In the very brief introduction to her 1998 book, Professor Susan Gillingham makes several key points about the nature of the Bible that are essential to its proper interpretation and application.
- The phenomenon we call ‘the bible’ is too diversified and complex a work to be subsumed under historical categories or under a systematic theology or under modern literary theory. … For the Bible is indeed a very disparate work (p. 2).
- In calling the Bible a “book,’ we misunderstand what it is really about. The English designation ‘bible’ comes from the Greek, biblia, which is in fact a plural noun, describing the number of books rather than the collection as a whole (p. 2).
- Encompassing at least a thousand years in the making, the Bible offers as many different world-views as the cultures it represents. It is, we might conclude, one of the most pluralistic texts we possess (p. 3).
- As a ‘collection of collections,’ the Bible is a pluralistic text, made up of many parts with many divergent views about God and his relations with the world (p. 4).
From my studies, over the past fifteen years, I couldn’t agree more. To use a term that is becoming more popular and more acceptable among the majority of biblical scholars is that the anthology we call the Bible is polyphonic in nature. It speaks with many, and often, divergent voices and thus holds in tension diverse theological perspectives that cannot be easily, if at all, reconciled as if the biblical texts present a unified systematic theology—though many, mostly evangelical scholars, insist that it does.
Efforts such as those of Brevard Childs with his “Canonical” hermeneutic, Gregory Boyd with his “Cruciform” hermeneutic, or even the much used “Christological” hermeneutic, fail to take into account the totality of biblical texts by either ignoring or explaining away the clear understanding of many texts and even whole books of the Bible that do not support a particular theology. As Rachel Held Evans notes, in her book, A Year of Biblical Womanhood:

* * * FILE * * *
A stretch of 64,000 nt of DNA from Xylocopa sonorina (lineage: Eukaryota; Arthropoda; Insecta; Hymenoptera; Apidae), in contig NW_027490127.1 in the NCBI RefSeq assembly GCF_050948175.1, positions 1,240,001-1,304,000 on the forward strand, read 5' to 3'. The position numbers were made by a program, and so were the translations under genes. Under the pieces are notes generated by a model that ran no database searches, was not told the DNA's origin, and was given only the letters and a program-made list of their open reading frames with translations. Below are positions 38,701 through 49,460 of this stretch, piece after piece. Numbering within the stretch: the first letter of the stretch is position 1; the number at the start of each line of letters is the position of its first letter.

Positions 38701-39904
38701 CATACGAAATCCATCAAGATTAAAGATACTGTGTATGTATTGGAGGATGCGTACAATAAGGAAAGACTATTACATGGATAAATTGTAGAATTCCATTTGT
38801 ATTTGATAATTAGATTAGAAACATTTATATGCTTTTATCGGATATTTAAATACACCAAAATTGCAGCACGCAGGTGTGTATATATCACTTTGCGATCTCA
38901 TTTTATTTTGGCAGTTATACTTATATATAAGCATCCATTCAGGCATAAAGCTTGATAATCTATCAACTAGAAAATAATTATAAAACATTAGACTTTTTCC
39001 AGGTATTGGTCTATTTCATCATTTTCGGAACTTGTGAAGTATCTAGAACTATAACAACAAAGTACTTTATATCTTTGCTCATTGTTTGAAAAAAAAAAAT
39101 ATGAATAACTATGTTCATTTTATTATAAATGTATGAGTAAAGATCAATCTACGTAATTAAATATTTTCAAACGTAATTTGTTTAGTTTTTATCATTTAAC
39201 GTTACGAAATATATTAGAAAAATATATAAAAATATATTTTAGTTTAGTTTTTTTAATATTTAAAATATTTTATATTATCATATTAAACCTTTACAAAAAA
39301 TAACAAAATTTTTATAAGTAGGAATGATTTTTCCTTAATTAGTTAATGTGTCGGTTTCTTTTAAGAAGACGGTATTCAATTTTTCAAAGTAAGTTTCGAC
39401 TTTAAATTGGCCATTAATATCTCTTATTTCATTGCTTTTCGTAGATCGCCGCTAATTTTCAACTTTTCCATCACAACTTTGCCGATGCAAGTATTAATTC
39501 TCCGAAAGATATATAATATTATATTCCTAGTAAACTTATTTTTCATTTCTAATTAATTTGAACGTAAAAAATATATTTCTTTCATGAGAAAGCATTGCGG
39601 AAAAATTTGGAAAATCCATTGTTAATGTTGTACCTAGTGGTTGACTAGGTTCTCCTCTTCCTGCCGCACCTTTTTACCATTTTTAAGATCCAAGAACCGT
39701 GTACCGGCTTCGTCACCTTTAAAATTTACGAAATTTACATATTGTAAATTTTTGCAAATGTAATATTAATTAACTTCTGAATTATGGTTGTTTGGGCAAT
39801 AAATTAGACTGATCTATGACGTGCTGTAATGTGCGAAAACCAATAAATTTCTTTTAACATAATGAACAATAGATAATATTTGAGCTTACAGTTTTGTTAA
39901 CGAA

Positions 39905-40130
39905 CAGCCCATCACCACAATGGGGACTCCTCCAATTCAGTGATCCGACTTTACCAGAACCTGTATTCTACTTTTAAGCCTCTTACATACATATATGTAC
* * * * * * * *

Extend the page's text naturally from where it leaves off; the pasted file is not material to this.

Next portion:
- When we turn the Bible into an adjective and stick it in front of another loaded word (like manhood, womanhood, politics, economics, marriage, and even equality), we tend to ignore or downplay the parts of the Bible that don’t fit our tastes. In an attempt to simplify, we try to force the Bible’s cacophony of voices into a single tone, to turn a complicated and at times troubling holy text into a list of bullet points we can put in a manifesto or creed. More often than not, we end up more committed to what we want the Bible to say than what it actually says. (p. 294)
When the Bible is respected for what, to me, it obviously is—that is, a polyphonic anthology of diverse theological perspectives—“ [f]ar from threatening and fragmenting our understanding of biblical faith” what is offered is “a more reasonable, open-ended, integrative, and ecumenical way forward” (p. 4). I would add that such an approach to the biblical texts leads us to practice hermeneutical humility—rather than arrogance and self-righteousness—and thus to relational acceptance and inclusivity—rather than spiritual tribalism with all its divisive and dismissive inferences and practices.
 Gillingham, S. E. One Bible Many Voices: Different Approaches to Biblical Studies, London: SPCK, 1998.
 Held Evans, Rachel. A Year of Biblical Womanhood. Nashville, TN: Thomas Nelson, 2012.